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Thread: Have some newb Q's. Need help with partition and install

  1. #1
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    Have some newb Q's. Need help with partition and install

    Hi,
    I am new here as well as to Linux. After I lost my computer to yet another virus I have decided to try this as I have heard nothing but good.
    My level is amateur although I used to be good with DOS(I forgot most of it). Anyway onto my questions.
    I am getting a new 500Gb HDD to start with. My Desktop is custom built by me. It's an ASUS P5G41-M LE board with IIRC a Intel core 2Quad.
    My question is how should I go about partitioning the HDD and what size should the drive be I install Ubuntu on.
    Also I run a slaved drive with all my files like music photos doc etc from the legacy operating system. Once installed will Ubuntu see that drive and can it recognize the files and open them or are they useless now ?
    Forgive me but I don't know alot so trying to figure out what I am getting myself into. I'm gonna put the HDD in a swap drawer so I can keep using the other OS until I get this one where I want it to be and feel comfortable using it.

  2. #2
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    Re: Have some newb Q's. Need help with partition and install

    Quote Originally Posted by misfitwilly View Post
    how should I go about partitioning the HDD and what size should the drive be I install Ubuntu on.
    There are many schools of thought on this. For your first time, I recommend simply letting the installer run with the defaults. Reliable and regular data backups are more important than your first partitioning scheme.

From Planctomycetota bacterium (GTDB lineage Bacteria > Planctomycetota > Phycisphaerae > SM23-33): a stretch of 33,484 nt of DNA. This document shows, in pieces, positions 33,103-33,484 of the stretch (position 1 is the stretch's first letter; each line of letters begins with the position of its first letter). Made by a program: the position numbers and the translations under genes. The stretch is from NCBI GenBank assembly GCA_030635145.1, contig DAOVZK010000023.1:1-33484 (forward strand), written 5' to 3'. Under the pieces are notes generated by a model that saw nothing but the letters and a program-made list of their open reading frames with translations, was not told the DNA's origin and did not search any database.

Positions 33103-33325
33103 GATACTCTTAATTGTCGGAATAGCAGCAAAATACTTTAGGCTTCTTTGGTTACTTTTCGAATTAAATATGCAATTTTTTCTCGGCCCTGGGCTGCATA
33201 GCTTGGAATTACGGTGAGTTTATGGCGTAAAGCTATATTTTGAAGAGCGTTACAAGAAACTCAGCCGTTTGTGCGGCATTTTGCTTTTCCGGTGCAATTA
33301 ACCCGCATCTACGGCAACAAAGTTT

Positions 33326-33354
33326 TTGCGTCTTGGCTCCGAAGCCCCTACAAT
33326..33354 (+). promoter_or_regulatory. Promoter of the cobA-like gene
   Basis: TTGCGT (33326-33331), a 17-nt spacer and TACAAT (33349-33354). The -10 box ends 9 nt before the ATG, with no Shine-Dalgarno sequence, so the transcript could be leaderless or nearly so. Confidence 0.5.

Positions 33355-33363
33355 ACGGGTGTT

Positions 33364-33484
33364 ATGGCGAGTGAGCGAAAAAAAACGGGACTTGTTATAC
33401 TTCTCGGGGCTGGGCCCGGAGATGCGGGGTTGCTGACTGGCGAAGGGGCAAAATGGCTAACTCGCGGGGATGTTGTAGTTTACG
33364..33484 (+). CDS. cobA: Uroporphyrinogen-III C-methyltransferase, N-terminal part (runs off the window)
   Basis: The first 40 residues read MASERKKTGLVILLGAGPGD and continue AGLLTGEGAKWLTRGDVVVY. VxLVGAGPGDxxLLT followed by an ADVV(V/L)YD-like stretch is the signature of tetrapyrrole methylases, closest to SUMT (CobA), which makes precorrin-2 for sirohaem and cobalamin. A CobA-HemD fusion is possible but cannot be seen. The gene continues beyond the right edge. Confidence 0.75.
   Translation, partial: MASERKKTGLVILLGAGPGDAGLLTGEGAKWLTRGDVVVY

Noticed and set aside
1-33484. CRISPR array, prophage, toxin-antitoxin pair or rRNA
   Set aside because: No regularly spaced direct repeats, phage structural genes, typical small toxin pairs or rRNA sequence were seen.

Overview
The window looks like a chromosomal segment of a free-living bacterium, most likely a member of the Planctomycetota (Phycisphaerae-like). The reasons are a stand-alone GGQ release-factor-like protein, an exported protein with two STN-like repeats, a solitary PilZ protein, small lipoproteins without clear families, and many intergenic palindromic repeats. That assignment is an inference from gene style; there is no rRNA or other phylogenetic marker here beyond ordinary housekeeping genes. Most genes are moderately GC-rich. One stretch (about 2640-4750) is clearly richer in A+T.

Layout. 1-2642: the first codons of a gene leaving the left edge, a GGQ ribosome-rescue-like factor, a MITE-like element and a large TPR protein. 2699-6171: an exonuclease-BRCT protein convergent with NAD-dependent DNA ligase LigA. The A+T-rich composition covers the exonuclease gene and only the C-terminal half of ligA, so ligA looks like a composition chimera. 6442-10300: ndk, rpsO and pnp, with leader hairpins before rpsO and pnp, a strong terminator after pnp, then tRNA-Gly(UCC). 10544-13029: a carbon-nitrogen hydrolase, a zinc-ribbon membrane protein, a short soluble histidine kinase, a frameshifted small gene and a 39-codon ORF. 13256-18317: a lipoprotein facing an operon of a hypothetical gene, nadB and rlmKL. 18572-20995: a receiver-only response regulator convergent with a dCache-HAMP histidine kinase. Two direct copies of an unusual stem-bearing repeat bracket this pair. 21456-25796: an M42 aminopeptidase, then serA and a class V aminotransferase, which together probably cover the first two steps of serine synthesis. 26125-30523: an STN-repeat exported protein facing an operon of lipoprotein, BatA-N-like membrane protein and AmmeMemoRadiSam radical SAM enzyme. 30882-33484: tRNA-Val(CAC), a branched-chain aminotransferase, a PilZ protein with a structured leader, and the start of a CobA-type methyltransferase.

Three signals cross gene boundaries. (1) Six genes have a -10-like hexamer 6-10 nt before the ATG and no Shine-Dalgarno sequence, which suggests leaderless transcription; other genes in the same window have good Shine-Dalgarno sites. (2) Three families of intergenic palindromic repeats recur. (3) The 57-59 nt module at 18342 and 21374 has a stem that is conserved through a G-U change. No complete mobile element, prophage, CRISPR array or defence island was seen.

Quote Originally Posted by misfitwilly View Post
    Once installed will Ubuntu see that drive and can it recognize the files and open them
    See the files? Yes. If Windows could see them, Ubuntu certainly can see them.
    Open the files? Depends on the type of file they are saved as. Yes for most common music and video file formats.
    Last edited by ian-weisser; November 24th, 2013 at 05:57 AM.

  3. #3
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    Re: Have some newb Q's. Need help with partition and install

    misfitwilly; Hi ! Welcome to the forum .

    Simple questions with complex answers.
    Let me begin with what my partitioning looks like, Mind you I am a somewhat advanced user and have a bit of an idea of what I am doing.
    You likely will not need/want separate /var and /tmp partitions. Also not shown are my data partitions, as I mount on demand only.
    Code:
    sysop@1304mini:~$ df -h
    Filesystem      Size  Used Avail Use% Mounted on
    /dev/sda1       4.7G  2.1G  2.5G  46% /
    none            4.0K     0  4.0K   0% /sys/fs/cgroup
    udev            1.9G  4.0K  1.9G   1% /dev
    tmpfs           2.0G   12K  2.0G   1% /tmp
    tmpfs           396M  380K  396M   1% /run
    none            5.0M     0  5.0M   0% /run/lock
    none            2.0G  1.0M  2.0G   1% /run/shm
    none            100M     0  100M   0% /run/user
    /dev/sda2       9.5G  1.1G  8.0G  12% /home
    /dev/sda8       4.7G  504M  4.0G  12% /var
    sysop@1304mini:~$
    The only partitions you should be interested in making are / and /home, the others required the system will take care of - real smart system, you will grow to appreciate how smart !
    If you undertake to set up your partitions manually, I would suggest somewhat larger partitions than I use for /home and / (this symbol is "root").